}

 

       return intList;

}

 

private List<Int32> TestConvert(String[] strings)

{

Int32 intValue;

List<Int32> intList = new List<int>();

 

for (int i = 0; i < 5000000; i++)

{

intList.Clear();

 

foreach (String str in strings)

{

try

{

intValue = Convert.ToInt32(str);

intList.Add(intValue);

}

 

catch (System.FormatException)

{ }

 

catch (System.OverflowException)

{ }

}

}

 

return intList;

}

 

 

            To test the performance when good strings are passed in I used the following set of strings: { "123", "4567", "7890", "1", "1231280", "10" }. Show below is calltree view with the Main program function set as the root and with just the nodes below it expanded. Looking at this view we can see that about equal time was spent in all three of the conversion functions.

 

 

            On the next screen, I’ve expanded some of the callstacks below the TestConvert, TestParse and TestTryParse functions. As you might have guessed, the callstacks down here are very similar, especially for TestConvert and TestParse. The only real difference between those two is that TestConvert is making a call toThread.get_CurrentCulture to check for a null string before it calls down to Number.ParseInt32. TestTryParse has the same basic structure as TestParse, except it calls Number.TryParseInt32 instead of Number.ParseInt32. But all three functions end up at the same System.Number.ParseNumber where they all spend about the same amount of time (Convert spends a little less but I do not think this is enough to be statistically significant).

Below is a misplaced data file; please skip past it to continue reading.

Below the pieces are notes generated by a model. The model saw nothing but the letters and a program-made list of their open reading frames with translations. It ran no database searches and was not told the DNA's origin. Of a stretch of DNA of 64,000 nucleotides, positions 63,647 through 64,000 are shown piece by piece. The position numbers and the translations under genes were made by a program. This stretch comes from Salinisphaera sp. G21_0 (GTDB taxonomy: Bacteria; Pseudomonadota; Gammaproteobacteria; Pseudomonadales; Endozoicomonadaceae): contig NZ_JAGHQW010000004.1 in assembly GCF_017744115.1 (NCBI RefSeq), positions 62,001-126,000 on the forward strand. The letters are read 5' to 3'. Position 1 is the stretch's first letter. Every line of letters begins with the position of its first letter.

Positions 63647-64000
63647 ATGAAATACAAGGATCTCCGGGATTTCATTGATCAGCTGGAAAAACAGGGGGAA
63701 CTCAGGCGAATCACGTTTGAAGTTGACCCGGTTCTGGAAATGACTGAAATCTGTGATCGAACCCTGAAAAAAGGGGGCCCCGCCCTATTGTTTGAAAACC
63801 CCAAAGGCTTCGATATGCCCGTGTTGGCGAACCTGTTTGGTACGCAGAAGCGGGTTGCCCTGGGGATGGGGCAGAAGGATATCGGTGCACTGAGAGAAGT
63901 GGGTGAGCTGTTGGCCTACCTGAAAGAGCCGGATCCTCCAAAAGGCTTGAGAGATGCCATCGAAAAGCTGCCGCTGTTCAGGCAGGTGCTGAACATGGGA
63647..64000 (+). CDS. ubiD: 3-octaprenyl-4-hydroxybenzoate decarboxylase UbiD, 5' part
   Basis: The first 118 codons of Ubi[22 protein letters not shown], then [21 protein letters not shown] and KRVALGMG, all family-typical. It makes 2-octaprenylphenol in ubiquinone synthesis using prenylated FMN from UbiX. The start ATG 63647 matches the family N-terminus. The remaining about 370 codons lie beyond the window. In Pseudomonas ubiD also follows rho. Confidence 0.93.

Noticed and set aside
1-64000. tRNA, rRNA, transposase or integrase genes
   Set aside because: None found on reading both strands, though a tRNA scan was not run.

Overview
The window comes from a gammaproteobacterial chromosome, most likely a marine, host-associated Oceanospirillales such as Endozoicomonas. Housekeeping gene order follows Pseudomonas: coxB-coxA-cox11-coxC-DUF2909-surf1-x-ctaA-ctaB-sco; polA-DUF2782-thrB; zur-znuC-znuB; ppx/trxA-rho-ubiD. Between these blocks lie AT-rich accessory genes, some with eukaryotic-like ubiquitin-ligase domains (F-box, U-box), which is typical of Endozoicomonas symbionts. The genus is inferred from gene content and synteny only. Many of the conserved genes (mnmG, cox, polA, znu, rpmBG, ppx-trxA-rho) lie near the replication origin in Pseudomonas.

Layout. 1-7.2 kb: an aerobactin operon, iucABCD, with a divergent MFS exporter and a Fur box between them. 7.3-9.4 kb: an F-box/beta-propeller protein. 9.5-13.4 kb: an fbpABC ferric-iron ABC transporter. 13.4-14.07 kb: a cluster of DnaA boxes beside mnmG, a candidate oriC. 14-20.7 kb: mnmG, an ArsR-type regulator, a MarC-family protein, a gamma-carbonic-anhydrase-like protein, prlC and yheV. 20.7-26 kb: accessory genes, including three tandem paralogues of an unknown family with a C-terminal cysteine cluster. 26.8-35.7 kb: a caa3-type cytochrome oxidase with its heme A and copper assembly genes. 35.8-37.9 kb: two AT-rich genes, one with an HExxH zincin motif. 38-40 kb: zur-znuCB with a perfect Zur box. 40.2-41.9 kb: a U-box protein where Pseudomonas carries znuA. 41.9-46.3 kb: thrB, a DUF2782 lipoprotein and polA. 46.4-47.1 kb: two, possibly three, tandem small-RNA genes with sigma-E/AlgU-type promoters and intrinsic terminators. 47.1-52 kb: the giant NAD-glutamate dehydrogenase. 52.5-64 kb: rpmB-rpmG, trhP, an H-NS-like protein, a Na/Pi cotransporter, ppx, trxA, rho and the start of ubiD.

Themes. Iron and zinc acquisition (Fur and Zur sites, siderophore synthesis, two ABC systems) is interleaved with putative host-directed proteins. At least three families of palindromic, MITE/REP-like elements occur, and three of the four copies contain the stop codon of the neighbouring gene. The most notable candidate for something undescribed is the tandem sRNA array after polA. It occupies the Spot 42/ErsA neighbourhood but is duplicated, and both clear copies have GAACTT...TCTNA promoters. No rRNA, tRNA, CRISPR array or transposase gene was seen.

So if all of these functions take about the same time with good data, how about if we make them parse bad data? The second set of data that I will use will have some oddballs like invalid characters, nulls, overflows and empty strings along with a couple of valid strings to parse. Here is the string set: { "12345", null, "123", "1324dfs", "51235", String.Empty, "43", "4123412341234123412341234123412341234123" }. I did have to reduce the number of iterations in each loop down from 5000000 to 50000 (that’s two zeros removed if you don’t want to count) in order to get approximately the same number of samples. Shown below you can see the huge difference between TryParse, Parse and ConvertTo when you are using bad data.

 

 

            So while TryParse is only taking .5% of execution time Parse is taking 18% while Convert is taking 14%. The difference is, as we guessed, in the exception handling code. That is why Convert was faster then Parse as Convert handles the null string in the bad data set without throwing an exception. Shown below you can see where all the execution time is going to inside of the TestParse function. Most of the time is spent in the constructor for ArgumentNullException (in red) and in looking up the resource string for the exception (in blue).

            So hopefully this little walkthrough has convinced you that if you plan on parsing a large number of strings you should use the new TryParse function instead of the old Parse or ConvertTo functions. Exceptions are meant to be “exceptions to the rule” not something that you want to be happening often as it can kill your program’s performance. So if you expect a lot of strings that you cannot parse make sure to use TryParse.